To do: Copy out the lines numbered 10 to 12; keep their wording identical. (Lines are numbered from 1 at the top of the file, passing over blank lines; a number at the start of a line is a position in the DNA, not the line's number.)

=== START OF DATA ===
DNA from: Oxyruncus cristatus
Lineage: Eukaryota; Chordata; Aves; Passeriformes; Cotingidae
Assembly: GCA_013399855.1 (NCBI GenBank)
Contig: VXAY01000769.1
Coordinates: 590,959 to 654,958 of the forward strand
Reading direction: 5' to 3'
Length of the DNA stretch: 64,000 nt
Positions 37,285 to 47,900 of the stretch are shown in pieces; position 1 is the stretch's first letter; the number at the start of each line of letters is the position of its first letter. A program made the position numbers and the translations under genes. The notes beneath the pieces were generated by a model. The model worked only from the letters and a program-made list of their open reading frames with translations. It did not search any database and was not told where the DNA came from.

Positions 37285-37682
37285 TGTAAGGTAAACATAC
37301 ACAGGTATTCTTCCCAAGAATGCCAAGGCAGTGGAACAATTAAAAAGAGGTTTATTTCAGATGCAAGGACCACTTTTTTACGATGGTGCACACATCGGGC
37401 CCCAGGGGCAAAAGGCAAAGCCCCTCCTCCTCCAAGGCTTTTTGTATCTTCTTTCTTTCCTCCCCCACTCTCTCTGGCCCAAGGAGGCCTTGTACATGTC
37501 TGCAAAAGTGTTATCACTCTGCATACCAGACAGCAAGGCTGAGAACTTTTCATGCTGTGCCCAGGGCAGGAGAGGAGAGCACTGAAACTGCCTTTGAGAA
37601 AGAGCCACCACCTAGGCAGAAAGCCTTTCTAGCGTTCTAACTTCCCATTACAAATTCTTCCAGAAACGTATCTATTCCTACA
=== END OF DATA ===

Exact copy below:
37285 TGTAAGGTAAACATAC
37301 ACAGGTATTCTTCCCAAGAATGCCAAGGCAGTGGAACAATTAAAAAGAGGTTTATTTCAGATGCAAGGACCACTTTTTTACGATGGTGCACACATCGGGC
37401 CCCAGGGGCAAAAGGCAAAGCCCCTCCTCCTCCAAGGCTTTTTGTATCTTCTTTCTTTCCTCCCCCACTCTCTCTGGCCCAAGGAGGCCTTGTACATGTC